By Dustin Perry, U.S. Army Garrison Japan Public AffairsJuly 8, 2013
YOKOHAMA, Japan (July 9, 2013) -- More than a dozen volunteers work methodically making rice balls filled with a single "umeboshi" -- a small, sour pickled plum bright pink in color. They work through the steam rising from the freshly cooked rice that waters their eyes and reddens their plastic-gloved hands. Their efforts this Sunday evening will go toward feeding more than 200 people who will not eat this meal at a dinner table with loved ones, but more likely alone on a bench or under an elevated train track.
Later that evening, the group arrives just outside the entrance of the Kannai train station. They represent various Masonic lodges -- including Camp Zama's Touchon Lodge 106 -- and also include members of several nearby churches. They stack the "onigiri," or rice balls, they made and also help unload boxes of homemade curry in plastic containers, fried Japanese noodles known as "yakisoba," and miso soup.
A line of homeless Japanese men and women -- most of them look to be in their 50s or older -- stretches back several hundred feet along a concrete walkway. They wait quietly, holding on to their few possessions stuffed in bags, backpacks or small wheeled carts. When the first container of curry is handed out and the line begins to move, it does so in a remarkably orderly fashion.
One member of Touchon Lodge 106, and a longtime participant in the weekly outreach event in Yokohama, says giving back to his community in this way is one of the primary goals of his lodge and others like it.
"When we see a need in the community, we want to volunteer and help out and do those types of things," said Selmer Rozzell, who works at the Camp Zama Post Office. "When we come here and you look at the line [of homeless people], it's something you feel in your heart."
Members of Touchon 106 began their involvement in what has come to be known as the "Sunday Curry Patrol" in early 2012, Rozzell said. His lodge was brought on board at the encouragement of others based at U.S. military installations at Atsugi, Sagamihara and Yokosuka, he said.
He and the other volunteers are eager and willing to help because the circumstances that can lead to one being homeless are sudden and can happen to anyone, Rozzell says.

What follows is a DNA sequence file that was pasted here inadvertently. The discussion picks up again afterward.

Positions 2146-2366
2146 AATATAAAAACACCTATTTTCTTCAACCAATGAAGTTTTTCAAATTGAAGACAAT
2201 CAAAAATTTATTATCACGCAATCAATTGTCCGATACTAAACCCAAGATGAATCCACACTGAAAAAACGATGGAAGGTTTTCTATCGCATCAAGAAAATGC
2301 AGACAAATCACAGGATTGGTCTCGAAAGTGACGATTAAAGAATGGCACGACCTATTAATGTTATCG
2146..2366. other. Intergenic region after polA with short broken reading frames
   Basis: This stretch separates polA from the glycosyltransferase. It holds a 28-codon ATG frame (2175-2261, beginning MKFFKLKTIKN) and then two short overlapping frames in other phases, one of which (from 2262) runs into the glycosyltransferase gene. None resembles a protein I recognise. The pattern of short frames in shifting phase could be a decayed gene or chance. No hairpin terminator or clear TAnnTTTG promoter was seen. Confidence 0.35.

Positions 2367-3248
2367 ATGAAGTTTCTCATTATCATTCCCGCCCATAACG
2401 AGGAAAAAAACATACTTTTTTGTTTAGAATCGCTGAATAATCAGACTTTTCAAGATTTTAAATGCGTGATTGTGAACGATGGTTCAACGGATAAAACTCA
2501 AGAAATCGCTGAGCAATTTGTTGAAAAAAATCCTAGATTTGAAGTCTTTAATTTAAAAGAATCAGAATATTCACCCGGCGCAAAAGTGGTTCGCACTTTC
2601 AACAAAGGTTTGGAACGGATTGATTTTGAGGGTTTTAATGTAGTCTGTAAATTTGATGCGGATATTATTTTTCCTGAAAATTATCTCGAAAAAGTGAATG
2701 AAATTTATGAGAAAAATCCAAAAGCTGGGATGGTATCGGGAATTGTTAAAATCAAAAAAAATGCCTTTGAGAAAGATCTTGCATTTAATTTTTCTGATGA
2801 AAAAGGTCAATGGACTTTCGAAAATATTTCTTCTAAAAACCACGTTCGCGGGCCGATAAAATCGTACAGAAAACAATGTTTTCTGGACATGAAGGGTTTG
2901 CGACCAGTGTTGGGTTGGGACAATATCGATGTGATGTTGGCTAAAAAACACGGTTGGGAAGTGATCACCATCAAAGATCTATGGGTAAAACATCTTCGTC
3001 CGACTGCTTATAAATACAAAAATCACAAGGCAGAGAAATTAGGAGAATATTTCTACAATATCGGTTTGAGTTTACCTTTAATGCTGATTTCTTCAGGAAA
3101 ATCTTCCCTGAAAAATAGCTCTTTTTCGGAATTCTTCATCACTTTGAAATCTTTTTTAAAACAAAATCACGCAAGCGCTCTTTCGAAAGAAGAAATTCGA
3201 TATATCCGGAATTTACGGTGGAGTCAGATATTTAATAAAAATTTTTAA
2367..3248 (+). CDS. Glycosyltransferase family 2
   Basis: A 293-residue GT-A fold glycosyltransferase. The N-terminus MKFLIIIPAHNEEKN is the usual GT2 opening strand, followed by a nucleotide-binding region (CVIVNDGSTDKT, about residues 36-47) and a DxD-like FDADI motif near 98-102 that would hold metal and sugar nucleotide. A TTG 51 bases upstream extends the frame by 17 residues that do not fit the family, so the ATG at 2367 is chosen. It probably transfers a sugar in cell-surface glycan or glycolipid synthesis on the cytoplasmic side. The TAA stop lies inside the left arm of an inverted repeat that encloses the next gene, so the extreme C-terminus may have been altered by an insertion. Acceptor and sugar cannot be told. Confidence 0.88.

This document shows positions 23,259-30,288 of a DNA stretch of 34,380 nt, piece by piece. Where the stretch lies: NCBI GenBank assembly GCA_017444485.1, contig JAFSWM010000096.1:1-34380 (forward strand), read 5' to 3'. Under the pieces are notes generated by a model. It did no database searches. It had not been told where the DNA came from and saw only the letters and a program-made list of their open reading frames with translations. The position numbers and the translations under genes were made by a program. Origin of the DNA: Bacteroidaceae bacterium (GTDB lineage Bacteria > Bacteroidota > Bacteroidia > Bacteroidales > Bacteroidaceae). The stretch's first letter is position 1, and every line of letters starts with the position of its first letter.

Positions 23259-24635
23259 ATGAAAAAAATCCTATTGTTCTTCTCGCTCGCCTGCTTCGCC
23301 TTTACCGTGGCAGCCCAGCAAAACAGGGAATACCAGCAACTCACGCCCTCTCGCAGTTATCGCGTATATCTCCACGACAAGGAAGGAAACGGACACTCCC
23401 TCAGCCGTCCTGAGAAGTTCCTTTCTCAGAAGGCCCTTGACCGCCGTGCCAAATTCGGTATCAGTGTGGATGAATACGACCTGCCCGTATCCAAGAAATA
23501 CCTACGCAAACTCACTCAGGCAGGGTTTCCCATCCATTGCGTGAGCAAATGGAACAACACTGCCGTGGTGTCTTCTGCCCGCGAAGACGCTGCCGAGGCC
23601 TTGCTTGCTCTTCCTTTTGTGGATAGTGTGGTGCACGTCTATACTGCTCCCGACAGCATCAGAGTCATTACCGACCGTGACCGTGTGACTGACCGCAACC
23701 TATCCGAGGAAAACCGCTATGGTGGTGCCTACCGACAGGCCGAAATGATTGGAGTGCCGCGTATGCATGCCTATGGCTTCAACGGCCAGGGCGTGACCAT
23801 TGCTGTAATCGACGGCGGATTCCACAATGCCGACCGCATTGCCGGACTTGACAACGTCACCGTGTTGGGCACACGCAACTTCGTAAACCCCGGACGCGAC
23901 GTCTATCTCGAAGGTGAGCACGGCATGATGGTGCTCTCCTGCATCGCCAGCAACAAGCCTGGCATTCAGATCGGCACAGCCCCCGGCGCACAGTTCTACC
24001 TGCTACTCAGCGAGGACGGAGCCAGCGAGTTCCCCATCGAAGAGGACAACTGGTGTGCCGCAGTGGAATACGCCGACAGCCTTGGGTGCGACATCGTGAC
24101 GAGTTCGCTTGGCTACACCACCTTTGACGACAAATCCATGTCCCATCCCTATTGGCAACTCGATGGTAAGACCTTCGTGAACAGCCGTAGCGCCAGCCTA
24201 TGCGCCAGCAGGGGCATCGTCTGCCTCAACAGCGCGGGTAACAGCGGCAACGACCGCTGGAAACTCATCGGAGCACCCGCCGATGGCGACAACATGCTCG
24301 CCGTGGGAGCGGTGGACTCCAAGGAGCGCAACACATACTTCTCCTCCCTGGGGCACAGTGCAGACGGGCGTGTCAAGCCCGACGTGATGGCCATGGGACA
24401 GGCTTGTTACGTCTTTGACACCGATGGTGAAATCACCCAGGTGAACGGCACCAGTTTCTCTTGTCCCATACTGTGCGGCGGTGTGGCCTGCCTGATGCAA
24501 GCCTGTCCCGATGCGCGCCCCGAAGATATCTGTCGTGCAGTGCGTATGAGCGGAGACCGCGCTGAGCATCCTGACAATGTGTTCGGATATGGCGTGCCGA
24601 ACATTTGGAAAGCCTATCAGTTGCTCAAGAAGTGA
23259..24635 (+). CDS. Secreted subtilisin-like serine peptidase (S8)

"Just one natural disaster, and you could be homeless," says Rozzell, referring to the 9.0-magnitude earthquake and subsequent tsunami that devastated northeastern Japan in March 2011. "We really want to show people how to give back because we could be in a situation like that one day and we might need some help."
The Sunday Curry Patrol was started 10 years ago by a Filipino woman who asked to be referred to only by her nickname, "Girlie." She passed through Kannai Station every day on her way home and would see the many people who lived on the streets there. She began by making 10 to 20 onigiri and simply passing them out at the station in between her commute.
This became a routine for Girlie until soon, she asked members at her church for help making more food and organizing visits to the station on a weekly basis. As the amount of food they needed to prepare grew, so too did the number of volunteers that eventually came to include those from Touchon 106.
Girlie and her cadre of helpers now cook 20 kilograms of rice and prepare 50 kilograms of vegetables for the curry in order to feed the approximately 300 homeless who show up every week. They also often offer second-hand clothing and travel-size soaps and shampoo bottles.
"We feel happy to give to them," Girlie says. "Our motive is to let these poor people waiting in line feel the love and care God has for them by sharing this little that we have."
In addition to the usual selection of food, this week there is cold water and green tea available for those who have shown up. Sayoko Shiratori, 76, reaches the front of the line with the assistance of a walker with wheels and a small basket on the front. As a volunteer hands her an onigiri and a container of curry, she smiles and says, "Thank you, thank you," in English.
One member of Touchon 106 says he feels deeply honored to have been a part of this outreach effort for the last year and a half.
"It's humbling because I know that each rice ball that I made, somebody is going to eat that and it's not a taken-for-granted meal," says Alan Domingo, manager of the Camp Zama Dining Facility. "It means a lot to us. We all have a sense of pride in what we do here."
Those who help out with the Sunday Curry Patrol come from different organizations and churches of different denominations, but they all share the same goal, Girlie says.
"We believe that whatever good you do for other people, you are doing it for God," says Girlie. "These people who are homeless -- even though we're not their friends and we're not their family, we want them to know there is still somebody in this world who cares for them."